Asia-Pacific markets traded mixed on Thursday, following overnight losses on Wall Street, as shares in Japan, Hong Kong and the Chinese mainland struggled for gains.
Hong Kong’s Hang Seng Index fell 1.29% to 25,319.72 while the Nasdaq-style technology board, Hang Seng tech index, sold off nearly 3%.
Some of the major tech names listed in Hong Kong declined sharply: Alibaba was down 5.34%, Meituan fell 2.46%, JD was down 3.58%, Tencent declined 2.4% and Baidu fell 7.84%.
In the previous Asian Trading session, Baidu reported third-quarter revenue above market expectations. But the company warned that ad spending had been affected by a slowdown in China’s economic growth. Baidu makes most of its revenue from advertising.
Chinese mainland shares also traded lower: The Shanghai composite declined 0.47% to 3,520.71 while the Shenzhen component fell 0.9% to 14,579.17.
Shares in India traded lower, with the Nifty 50 down 0.58% and the Sensex off by 0.58% in afternoon trade. Digital payments giant Paytm made its stock market debut on Thursday, following India’s biggest initial public offering to date.
But investors were not impressed — the stock was down more than 22% as of 4:15 p.m. HK/SIN, after earlier declining by 24%.
In South Korea, the Kospi fell 0.51% to 2,947.38, after wavering between gains and losses earlier in the session. The Kosdaq rose 0.15% to 1,032.77.
Japanese shares extended losses from the previous Asian session. The benchmark Nikkei 225 index declined 0.3% to 29,598.66 while the Topix fell 0.14% to 2,035.52.
Australian shares bucked the generally downward trend as the ASX 200 rose 0.13% to 7,379.20 during the Asian trading session. But the energy sector fell amid a sell-off in crude futures. Oil plays like Santos, Oil Search and Woodside Petroleum fell more than 1% each.
The country’s so-called Big Four banks were also under pressure: Shares of ANZ closed down 1.29%, Commonwealth Bank declined 1.55%, Westpac lost 0.98% and the National Australia Bank was down 0.69%.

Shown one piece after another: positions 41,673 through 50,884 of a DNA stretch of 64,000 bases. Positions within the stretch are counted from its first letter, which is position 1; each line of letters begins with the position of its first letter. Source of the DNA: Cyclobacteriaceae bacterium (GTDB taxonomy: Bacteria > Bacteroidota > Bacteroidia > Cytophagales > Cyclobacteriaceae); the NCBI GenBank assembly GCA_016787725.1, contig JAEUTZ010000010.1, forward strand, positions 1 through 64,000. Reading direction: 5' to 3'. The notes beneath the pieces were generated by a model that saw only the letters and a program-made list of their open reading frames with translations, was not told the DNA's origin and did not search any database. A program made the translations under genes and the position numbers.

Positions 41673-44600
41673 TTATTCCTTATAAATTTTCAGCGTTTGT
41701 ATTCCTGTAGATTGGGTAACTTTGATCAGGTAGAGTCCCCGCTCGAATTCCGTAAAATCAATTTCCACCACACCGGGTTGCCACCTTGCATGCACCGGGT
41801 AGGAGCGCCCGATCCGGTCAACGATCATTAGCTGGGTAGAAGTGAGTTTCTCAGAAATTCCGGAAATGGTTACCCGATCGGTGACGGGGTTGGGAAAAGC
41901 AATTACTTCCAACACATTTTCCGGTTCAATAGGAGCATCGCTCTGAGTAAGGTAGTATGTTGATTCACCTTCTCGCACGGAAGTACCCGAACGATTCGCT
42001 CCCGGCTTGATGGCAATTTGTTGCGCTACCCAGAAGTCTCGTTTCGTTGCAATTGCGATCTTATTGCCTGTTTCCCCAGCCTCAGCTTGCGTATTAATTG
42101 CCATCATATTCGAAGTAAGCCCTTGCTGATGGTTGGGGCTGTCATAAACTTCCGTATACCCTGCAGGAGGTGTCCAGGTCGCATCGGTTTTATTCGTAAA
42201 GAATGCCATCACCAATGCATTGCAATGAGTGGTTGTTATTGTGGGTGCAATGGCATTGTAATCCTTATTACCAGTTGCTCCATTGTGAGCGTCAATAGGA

“Equities were soft overnight on inflation concerns, as UK inflation came in stronger than expected and supply constraints weighed on housing starts in the US,” analysts at ANZ Research said in a morning note.
The U.K.’s Consumer Price Index rose by 4.2% in the 12 months to October, up from 3.1% in September and beating economists’ expectations of 3.9%.
Wednesday’s data is expected to add pressure on the Bank of England to act on interest rates at its December meeting. The central bank held rates steady in November, defying many investors’ expectations that it would be the first major central bank to hike rates following the coronavirus pandemic.
Asian Markets Currencies and Oil
Oil prices declined in the previous session amid growing concerns about oversupply and a recovery in demand. Price declined further Thursday during Asian trading hours. Brent crude futures fell 0.86% to $79.59 a barrel while U.S. West Texas Intermediate crude futures dropped 1.33% to $77.32.
Elsewhere, in the currency market, the U.S. dollar pulled back slightly against a basket of its peers, trading down 0.15% at 95.682 — the dollar index is currently trading near levels not seen in more than a year.
“A general sense of uncertainty hangs over markets as risks around inflation persist along with the impending announcement of the US Fed Chair,” Venkateswaran Lavanya from Mizuho Bank said in a Thursday note.
The Japanese yen changed hands at 114.10 per dollar while the Australian dollar rose 0.21% to $0.7281.